A Most Violent Year

Director: J.C. Chandor

Starring: Oscar Isaac, Jessica Chastain, David Oyelowo, Albert Brooks, Elyes Gabel, Catalina Sandino Moreno

Rated: R (language and some violence)

In New York City 1981, an ambitious immigrant fights to protect his business and family during the most dangerous year in the city’s history.


A Most Violent Year

By Matt Greene

Chandor (All is Lost) is one of the more prolific young directors working. With AMVY, an adult mystery-drama-thriller, he screams of the classics: tension of French Connection, quiet of Chinatown, and menace of Mean Streets. It’s a fantastic period piece that creates an authentic, distinct look at 1980s New York, while tonally replicating films from that era. Is it a bit TOO quiet and a bit TOO slow at times? Yep…but the taut skill on display is too good to ignore.

Abel Morales, a successful, hardworking oil company owner, tries to thrive and survive during 1981 NYC, the most violent year in history. Despite this premise, the crime-action is more a successfully imminent background thought than a constant in-your-face presence. As the movie progresses and ultimately gets better, the subtle suspense builds, and each individual incident pushes Morales closer to his breaking point. Isaac shines in the protagonist role, playing one of the coolest characters around: broken yet proud, strong yet vulnerable, decent yet pressed, and shrewdly bad-to-the-bone. I wish Chastain was a bit more up to the task as his ominous, hardly-doting wife, but luckily she’s not a huge distraction to the otherwise stellar acting by some of Hollywood’s great new talents.

Throughout the solid work being done, we are presented with some great things to ponder: wanting the American dream without knowing why; struggling to be successful without becoming corrupt; juggling humility and pride in a world that drains you. Unfortunately the character’s relationships with these different questions bring the movie to a bore at times.  Mostly though, it manages to be a solid little award-season drama.

Rating: 3.5 out of 5 stars


A Most Violent Year

By Cole Schneider

J.C. Chandor is a sublime filmmaker able to make a movie about finance (“Margin Call”) and a movie without any dialogue (“All Is Lost”) each convincingly riveting. In “A Most Violent Year” he brings these same sensibilities to a more mainstream story. Set in 1981, New York’s most violent year on record, we follow an immigrant (Oscar Isaac in a role that will beg further comparisons to Al Pacino) as he tries to expand his business while violent corruption looms around every corner. At the same time, we are curious as to how much of that corruption he and his wife (Jessica Chastain) are involved in.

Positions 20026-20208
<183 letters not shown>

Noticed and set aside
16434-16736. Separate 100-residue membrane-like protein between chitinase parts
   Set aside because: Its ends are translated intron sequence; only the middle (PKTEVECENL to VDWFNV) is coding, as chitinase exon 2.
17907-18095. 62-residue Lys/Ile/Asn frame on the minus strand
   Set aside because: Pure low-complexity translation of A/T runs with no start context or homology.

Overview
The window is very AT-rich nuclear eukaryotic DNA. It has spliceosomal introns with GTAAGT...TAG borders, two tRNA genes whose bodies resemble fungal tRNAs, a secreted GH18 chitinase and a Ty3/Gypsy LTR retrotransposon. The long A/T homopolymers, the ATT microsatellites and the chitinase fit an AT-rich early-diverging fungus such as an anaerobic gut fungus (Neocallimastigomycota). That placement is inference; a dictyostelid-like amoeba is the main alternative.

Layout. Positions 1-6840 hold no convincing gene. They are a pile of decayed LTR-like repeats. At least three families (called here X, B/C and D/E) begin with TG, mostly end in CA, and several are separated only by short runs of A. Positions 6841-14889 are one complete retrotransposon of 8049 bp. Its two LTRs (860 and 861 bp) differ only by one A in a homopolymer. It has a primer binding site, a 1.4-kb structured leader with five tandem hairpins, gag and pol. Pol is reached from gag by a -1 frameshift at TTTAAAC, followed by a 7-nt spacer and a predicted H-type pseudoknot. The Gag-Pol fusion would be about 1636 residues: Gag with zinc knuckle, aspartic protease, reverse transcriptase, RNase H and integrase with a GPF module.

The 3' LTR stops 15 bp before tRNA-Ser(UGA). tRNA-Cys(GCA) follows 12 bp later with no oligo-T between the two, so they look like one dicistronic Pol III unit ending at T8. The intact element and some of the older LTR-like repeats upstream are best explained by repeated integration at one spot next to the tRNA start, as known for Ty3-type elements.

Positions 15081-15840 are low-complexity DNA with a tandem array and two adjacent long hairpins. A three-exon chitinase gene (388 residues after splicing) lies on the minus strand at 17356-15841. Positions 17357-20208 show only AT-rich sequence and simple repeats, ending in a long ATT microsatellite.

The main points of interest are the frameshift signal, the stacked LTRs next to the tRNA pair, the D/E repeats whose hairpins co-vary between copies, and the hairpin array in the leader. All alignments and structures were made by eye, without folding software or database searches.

The film is subtle without being too distant and the tension builds to a powerful, if small, climax. Whether or not it is Chandor’s best work is up for debate, but it certainly seems his most mature work. He has grown as a director in each of his projects, and “A Most Violent Year” is a film made by a confident veteran. He is in complete control of everything. The screenplay pops in his hands and the moody pacing is palpable. It’s an old school crime movie; it feels like something made in the time it was set, completely untainted by expectations of a generation of moviegoers accustomed to Tarantino or Ritchie. This is much closer to something Sidney Lumet might have made.

Part of that is the look of the movie. The simple, washed out camera and the natural, wintry setting envelope and subdue the viewer. It is a mesmerizing character piece with an enthralling plotline.

Rating: 4.5 out of 5 stars


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